You will be on this earth but a brief moment .
<So leave it the way you found it, if not better.>
Those who come after you will say "why did they fight for freedom all over the world & give theirs up ".
<I suspect a lot of those who come after will be wondering why the heck we had so many babies, why we drove so many cars, why we ate so many cows, and why we bought so much stuff we didn't need.>
A chimp injures someone after living peacefully for 16 years & people are outraged . I guess because it is a rare occurrence . You see Jane Goodall lived with the wild chimps in Africa for years & was never injured by them . Diane Fauci lived with the orangutans for years without incident until she was killed by the local people . The fact remains that if a person comes in your house tonight & rapes your wife & kills you & your children it will be local news . Here in Alabama we will not hear of it because it happens everyday in every city . The chimp is one chromosome away from a human . So if you piss him off get out of his face . If you piss off a person you could end up dead .
<Chimps are more than one chromosome away from being humans. And in any case, it doesn't matter; they aren't humans, and their actions are irrelevant to what we do.>
The USDA brought us west Niles virus & lime disease . If you don't believe it Google plum island . Of course they have both killed countless animals & people.
<No, evolution brought us both of them, and easier international (air) travel made it possible for diseases to spread much further and more quickly. Black Death took decades to get from Turkey to England; in theory
at least, someone infected with the Ebola Virus could get from the banks of the Ebola River in the middle of the Congo to Times Square, NY, before they even showed symptoms.>
We have state sanctioned dolphin killing all along the gulf coast . They have a 18 inch size limit on red snapper 3 fish per person . So when you go fishing you need to pull from the bottom 20 undersize fish to keep 3 .
These dying fish floating on top feed the dolphins . The dolphins soon stop fishing & follow boats . Then they not only take the dying fish but they take them off the fishermen's lines when they are fishing .
<Who said the fish belong to the fishermen? Commercial fishermen are a throwback to our hunter-gatherer stage of evolution. They catch stuff.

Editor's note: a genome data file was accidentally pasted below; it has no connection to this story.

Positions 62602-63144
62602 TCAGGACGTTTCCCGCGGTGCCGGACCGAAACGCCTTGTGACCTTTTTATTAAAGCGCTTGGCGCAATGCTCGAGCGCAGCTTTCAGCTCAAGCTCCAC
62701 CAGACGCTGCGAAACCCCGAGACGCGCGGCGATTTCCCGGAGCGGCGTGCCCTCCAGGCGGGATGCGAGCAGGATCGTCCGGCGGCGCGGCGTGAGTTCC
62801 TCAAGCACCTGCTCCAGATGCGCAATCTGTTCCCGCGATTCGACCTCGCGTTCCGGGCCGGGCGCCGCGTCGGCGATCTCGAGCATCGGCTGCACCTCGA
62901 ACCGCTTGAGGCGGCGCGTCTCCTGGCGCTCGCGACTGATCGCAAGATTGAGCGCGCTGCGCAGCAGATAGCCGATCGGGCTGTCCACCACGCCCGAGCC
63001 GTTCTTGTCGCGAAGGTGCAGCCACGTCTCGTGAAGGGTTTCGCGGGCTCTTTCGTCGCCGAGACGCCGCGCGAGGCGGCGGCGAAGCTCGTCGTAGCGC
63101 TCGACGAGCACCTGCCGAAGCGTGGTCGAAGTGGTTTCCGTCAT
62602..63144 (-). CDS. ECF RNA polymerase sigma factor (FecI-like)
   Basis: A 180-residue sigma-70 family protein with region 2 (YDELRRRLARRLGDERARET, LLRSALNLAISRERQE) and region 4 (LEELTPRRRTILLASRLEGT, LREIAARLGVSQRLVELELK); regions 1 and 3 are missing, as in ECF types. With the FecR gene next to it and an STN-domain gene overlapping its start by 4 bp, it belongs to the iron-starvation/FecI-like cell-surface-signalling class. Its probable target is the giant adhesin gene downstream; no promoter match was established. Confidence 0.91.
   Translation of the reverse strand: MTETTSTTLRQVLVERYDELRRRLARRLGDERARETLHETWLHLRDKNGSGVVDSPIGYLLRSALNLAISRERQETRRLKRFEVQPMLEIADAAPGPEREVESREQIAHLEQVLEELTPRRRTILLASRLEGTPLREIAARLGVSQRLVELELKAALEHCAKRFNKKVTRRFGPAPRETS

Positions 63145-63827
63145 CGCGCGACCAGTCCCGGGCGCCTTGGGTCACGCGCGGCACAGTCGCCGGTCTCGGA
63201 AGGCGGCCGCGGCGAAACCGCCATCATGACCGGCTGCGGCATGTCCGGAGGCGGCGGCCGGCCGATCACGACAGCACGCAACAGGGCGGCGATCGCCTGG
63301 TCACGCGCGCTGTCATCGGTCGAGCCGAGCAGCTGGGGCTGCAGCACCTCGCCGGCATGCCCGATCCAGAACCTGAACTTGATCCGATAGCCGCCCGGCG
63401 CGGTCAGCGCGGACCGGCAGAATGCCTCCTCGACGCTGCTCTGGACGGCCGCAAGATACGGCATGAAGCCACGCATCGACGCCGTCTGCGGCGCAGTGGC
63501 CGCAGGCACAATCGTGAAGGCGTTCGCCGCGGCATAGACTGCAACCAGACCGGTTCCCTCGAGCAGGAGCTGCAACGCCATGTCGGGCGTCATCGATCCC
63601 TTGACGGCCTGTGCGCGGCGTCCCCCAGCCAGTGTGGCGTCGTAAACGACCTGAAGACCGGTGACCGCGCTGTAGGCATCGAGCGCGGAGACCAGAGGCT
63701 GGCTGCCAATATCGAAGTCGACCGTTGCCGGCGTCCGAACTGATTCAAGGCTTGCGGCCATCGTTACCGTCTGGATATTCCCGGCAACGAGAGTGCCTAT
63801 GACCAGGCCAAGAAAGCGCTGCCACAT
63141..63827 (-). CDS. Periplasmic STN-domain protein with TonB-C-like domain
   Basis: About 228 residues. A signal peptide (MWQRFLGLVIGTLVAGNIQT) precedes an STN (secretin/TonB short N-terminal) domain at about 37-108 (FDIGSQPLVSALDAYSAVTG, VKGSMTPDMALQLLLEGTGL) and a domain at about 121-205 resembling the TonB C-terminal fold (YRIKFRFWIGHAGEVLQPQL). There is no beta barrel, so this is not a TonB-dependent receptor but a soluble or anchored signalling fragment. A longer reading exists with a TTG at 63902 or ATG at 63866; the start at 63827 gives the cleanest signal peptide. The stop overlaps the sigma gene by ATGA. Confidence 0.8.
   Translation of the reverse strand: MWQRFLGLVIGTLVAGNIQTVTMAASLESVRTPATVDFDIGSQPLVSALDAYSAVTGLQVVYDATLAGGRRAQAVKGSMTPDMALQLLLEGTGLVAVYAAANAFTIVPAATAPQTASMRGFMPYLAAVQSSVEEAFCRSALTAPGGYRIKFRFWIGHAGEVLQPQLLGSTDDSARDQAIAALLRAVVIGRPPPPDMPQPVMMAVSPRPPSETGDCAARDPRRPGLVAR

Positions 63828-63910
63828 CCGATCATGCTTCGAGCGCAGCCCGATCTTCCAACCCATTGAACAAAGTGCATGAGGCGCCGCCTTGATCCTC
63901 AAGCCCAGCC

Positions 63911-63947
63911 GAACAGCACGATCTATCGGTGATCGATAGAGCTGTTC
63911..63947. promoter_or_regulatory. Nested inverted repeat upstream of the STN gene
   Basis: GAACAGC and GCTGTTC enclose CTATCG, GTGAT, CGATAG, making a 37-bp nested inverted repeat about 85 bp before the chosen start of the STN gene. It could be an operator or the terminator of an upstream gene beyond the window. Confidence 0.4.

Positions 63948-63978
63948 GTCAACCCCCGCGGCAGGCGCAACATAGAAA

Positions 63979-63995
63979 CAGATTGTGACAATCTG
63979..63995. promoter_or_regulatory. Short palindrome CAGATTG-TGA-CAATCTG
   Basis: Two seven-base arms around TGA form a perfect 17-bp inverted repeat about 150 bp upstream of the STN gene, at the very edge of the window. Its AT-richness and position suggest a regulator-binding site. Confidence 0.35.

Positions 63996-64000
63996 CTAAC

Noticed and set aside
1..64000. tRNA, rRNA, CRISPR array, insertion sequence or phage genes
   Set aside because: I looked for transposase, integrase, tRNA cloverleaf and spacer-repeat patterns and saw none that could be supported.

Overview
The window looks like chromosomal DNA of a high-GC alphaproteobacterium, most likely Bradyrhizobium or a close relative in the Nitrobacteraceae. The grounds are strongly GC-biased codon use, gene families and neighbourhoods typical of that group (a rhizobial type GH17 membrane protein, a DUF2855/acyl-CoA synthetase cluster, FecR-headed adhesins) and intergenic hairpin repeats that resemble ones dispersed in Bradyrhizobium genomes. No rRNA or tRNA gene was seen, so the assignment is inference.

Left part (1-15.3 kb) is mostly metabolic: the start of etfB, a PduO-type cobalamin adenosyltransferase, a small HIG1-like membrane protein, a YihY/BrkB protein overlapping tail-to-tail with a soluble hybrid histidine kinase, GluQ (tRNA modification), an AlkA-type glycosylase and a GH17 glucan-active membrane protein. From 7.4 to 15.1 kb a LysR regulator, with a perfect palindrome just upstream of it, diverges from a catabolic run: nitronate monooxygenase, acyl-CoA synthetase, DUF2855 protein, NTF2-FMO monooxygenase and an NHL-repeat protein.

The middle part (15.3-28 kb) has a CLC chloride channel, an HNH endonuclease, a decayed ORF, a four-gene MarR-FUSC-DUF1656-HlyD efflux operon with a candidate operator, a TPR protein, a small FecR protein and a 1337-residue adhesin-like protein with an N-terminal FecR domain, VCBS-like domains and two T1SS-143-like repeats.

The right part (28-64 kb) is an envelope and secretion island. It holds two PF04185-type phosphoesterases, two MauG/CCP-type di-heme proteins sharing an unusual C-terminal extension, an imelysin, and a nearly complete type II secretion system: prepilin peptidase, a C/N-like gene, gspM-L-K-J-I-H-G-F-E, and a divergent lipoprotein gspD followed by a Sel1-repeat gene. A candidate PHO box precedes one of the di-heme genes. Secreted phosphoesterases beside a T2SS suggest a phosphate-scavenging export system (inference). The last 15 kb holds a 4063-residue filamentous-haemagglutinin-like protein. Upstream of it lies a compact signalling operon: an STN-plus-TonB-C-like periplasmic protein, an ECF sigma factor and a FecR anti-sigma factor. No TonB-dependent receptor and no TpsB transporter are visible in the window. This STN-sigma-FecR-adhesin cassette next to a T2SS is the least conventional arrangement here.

Those fish don't belong to them, and they sure as heck aren't "looking after them". Quite the reverse; modern fishing industry can be summarised as being too many boats chasing too few fish, and each generation of boats getting better at catching every last fish in the school. In any case, those fish belong just as much to the dolphins and the fishermen.>
Now we have generations of dolphins that don't fish .
<No, we have a *local population* of dolphins that has learned how to gather prey easily. Dolphins do this all over the place, and once this fishery collapses (as they usually do) then the dolphins will switch back
to some other method.>
They are costing so many fishermen their livelihood that the fishermen must go out without clients & shoot the dolphins .
<Why do fishermen "deserve" a livelihood? If there are sufficient fish in a stock to support X fishermen taking Y fish per year, that would be fine.
The reality is that the fishing industry invariably grows once a fish stock is discovered, and then the fish stock collapses under overfishing pressure, and then the fishermen whine about it. Get over it. There are too
many fishermen on this planet chasing too few fish. No-one came to my door offering me a job when my post-doc finished; I started working for myself, doing something else.>
All could be easily solved by taking off a stupid size limit .
<No, it really couldn't.>
The same thing happens here on our local lakes with the osprey . The 9 inch crappie size limit causes hundreds of undersize fish who swallow the hook to be left dying on top . So the young osprey learn how to catch dying fish & when the fishing slows down in the fall the young osprey starve .
<Predatory animals can, will learn to take what's available. But there's also something called Optimal Foraging Strategy that, in this case, means that predators tend to take the biggest prey they can manage because that gives them the best energy returns on the energy spent hunting. But wait a moment, they can't catch those big fish *because we've caught them all*!!